A lot of security "experts" like to push the idea of "biometric security", that is, using some part of your biological identity (a fingerprint, a retinal pattern, etc) to use as an access code instead of crusty old things like passwords. This sounds great, I mean, only you have your fingerprints, right? And who could fake your retinal pattern? As it turns out, bypassing or spoofing these kinds of systems is actually pretty easy. But it's much worse than that.
Although you can use something as simple as a Gummi Bear to fool a fingerprint scanner, that's not the real problem. (Tsutomu Matsumoto, a Japanese cryptographer, uses gelatin, the stuff that Gummi Bears are made out of to fool fingerprint scanners with an 80% accuracy rate. That's pretty bad, no?) However, being able to fool a fingerprint scanner isn't the real problem.
Facial Recognition Scanners
Facial recognition is another technique that's getting a lot of press in security circles these days. These are devices that measure various points on a person's face and use a mathematical "signature" to identify them. Fooling facial scanners is still a bit of an art, but people who know about this stuff say it can indeed be done. In fact, according to them, the problem is that "people who look alike can fool the scanners". The other side of the coin is that there are many ways in which people can significantly alter their appearance, like slight change in facial hair and style. So, get that awesome new haircut and maybe you won't be able to access your bank account or get into the office.It'll probably be a temporary inconvenience, but you get the point. But, fooling a facial scanner isn't the real problem.
And then there's retinal scanning. Retinal scanning uses an photographic scan of the veins in the retina—the innermost layer of wall of the eyeball. The pattern in each person's eye is unique and can be compared to a previously-recorded "retinal signature". Unfortunately, trauma to the eye and certain diseases can change the retinal vascular structure. Some prescription drugs are also claimed to alter the pattern enough to invalidate a recorded scan. Retinal scans are tough to fool at the moment, but like with any technology you can bet that it's only a matter of time until they can (and will) be spoofed.
DNA-based access devices are still in their infancy, but as time goes by they'll be deployed more and more widely until they become commonplace. It'll happen, mark my words. DNA access devices are probably going to be even easier to fool than fingerprint, facial, or retinal scanners, in part because of the very tiny sample size that's used to validate the user. And anyone who wants your DNA can get it. Throw away a used paper cup, they get it. Shed a hair, they get it. Spit on the sidewalk, they get it. Blow your nose and discard the tissue, they get it. And so on. We shed DNA all the time -walking, sitting, sleeping- and there's no way to prevent it. But, at the risk of repeating myself, the ability to fool a DNA-based access device also isn't the real problem.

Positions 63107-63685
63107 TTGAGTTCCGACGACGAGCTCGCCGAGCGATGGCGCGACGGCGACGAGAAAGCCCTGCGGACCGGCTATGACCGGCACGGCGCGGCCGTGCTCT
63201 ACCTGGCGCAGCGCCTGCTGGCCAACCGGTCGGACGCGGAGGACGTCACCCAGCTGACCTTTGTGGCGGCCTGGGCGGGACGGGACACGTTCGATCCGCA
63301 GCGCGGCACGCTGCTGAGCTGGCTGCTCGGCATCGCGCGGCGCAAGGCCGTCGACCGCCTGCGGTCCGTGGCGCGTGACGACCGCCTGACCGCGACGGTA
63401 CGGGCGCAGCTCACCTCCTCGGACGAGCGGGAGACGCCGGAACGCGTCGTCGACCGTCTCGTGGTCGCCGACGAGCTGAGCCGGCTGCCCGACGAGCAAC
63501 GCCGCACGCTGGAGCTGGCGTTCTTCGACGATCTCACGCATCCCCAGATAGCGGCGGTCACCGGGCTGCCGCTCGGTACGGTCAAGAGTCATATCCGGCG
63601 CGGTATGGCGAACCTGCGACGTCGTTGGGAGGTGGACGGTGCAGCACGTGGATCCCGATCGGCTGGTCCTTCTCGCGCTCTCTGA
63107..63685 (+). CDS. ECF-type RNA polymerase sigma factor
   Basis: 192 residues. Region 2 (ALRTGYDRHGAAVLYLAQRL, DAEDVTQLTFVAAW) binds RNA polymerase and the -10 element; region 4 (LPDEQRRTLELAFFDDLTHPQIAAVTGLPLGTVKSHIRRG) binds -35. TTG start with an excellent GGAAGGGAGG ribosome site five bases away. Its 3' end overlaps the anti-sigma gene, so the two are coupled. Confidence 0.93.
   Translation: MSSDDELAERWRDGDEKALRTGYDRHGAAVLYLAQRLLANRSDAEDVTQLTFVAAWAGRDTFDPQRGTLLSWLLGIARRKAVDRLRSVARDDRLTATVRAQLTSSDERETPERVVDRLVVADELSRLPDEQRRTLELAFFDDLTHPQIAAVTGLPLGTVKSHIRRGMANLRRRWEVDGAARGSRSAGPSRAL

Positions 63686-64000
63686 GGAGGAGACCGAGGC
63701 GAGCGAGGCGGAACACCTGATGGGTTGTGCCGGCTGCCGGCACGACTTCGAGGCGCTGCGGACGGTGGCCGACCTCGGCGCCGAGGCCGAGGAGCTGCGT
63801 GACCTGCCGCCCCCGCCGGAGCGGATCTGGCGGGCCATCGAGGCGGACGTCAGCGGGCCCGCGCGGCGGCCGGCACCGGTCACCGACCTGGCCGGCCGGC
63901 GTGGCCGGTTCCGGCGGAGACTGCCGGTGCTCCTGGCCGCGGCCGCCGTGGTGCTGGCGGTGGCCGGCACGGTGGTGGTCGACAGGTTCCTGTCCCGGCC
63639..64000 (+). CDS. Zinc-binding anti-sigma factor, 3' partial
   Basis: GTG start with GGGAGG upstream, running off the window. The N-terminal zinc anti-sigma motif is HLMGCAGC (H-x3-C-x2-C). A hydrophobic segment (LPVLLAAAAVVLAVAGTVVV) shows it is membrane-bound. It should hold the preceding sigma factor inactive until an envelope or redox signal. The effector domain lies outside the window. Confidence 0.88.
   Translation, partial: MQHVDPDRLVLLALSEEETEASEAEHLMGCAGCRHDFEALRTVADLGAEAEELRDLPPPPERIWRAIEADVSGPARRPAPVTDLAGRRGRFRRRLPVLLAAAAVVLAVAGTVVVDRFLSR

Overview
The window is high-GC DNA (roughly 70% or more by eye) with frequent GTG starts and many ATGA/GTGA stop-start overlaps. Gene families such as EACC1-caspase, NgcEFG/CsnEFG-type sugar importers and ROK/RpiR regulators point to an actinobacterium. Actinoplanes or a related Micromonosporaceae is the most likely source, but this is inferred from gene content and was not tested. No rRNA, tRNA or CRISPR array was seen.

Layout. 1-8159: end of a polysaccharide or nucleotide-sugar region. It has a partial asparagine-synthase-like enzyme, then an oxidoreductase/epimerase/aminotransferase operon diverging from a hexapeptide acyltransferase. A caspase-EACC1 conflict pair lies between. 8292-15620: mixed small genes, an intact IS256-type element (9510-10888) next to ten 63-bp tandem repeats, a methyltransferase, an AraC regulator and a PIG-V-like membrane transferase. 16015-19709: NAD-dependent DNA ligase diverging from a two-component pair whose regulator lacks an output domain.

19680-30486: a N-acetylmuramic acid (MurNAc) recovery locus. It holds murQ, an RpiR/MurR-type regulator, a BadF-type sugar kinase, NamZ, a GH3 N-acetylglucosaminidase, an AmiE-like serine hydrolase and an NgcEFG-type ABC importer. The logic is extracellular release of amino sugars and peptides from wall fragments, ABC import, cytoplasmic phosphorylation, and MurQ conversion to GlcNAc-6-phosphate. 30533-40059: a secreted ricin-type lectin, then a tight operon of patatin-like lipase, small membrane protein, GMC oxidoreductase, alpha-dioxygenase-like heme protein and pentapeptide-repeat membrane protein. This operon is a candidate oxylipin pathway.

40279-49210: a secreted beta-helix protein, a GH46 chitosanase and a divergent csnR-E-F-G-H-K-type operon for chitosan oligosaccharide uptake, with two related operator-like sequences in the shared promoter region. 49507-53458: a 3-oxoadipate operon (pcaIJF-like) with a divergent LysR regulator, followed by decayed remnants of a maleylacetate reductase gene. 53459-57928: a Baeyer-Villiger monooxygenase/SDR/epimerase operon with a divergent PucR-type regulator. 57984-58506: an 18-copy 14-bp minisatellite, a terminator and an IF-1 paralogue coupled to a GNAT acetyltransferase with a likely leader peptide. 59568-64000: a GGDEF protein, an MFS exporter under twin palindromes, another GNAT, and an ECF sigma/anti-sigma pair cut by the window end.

The Real Problem
So, what is the real problem, Uncle Mike? Tell us, tell us! Gosh, I thought you'd never ask. The real problem is what happens when your biometric identity is stolen. Think about that for a moment…just how do you go about get a new retinal pattern? How do you get a new set of fingerprints? You can't- once they've been copied or recorded the game is over. To put it in real world terms, how can you invalidate your fingerprints so they can't be used at an ATM, for example? Again, you can't. What happens is that your fingerprints have to be invalidated for any kind of useful or secure access. Welcome to the "Problems With No Solution" club.
The wonders of technology that promise to make sure that it's really "you" when you visit that ATM also mean that once it's shown to be "not you", what it means is that now it's "not you" forever. Your personal, one-time, utterly-unique identification method is now worthless, and you can't get a new one.
But it could be even worse than that. If your fingerprint, DNA, or retinal pattern is taken as absolute "proof" that it was you who accessed that ATM (and it really wasn't you), what's your recourse? Yes, maybe you were somewhere else at the time and maybe you have a way to prove it…or maybe you don't. Then what? Is the bank going to go to bat for you? (Excuse me while I laugh like a crazed gibbon for a moment…)
Tying a person's identity to their biological parameters sounds great at first -and it would be- if not for the bad guys. The bad guys steal credit card numbers by the millions; what makes anyone think that they won't focus on biometric identity "numbers" as well? How long before it's possible to spoof a retinal scanner with a moderately inexpensive device? If you guessed, "not very long", you're probably right. Technology moves quickly, and that's true of the stuff the bad guys use too.
My advice is to be very wary of all of the biometric-based identity crap out there. It'll solve your problem right up until the moment it doesn't. But what do I know? I'm just an old fogey who inherently distrusts all these new-fangled doohickeys the techno-brains come up with. Now, get off of my lawn!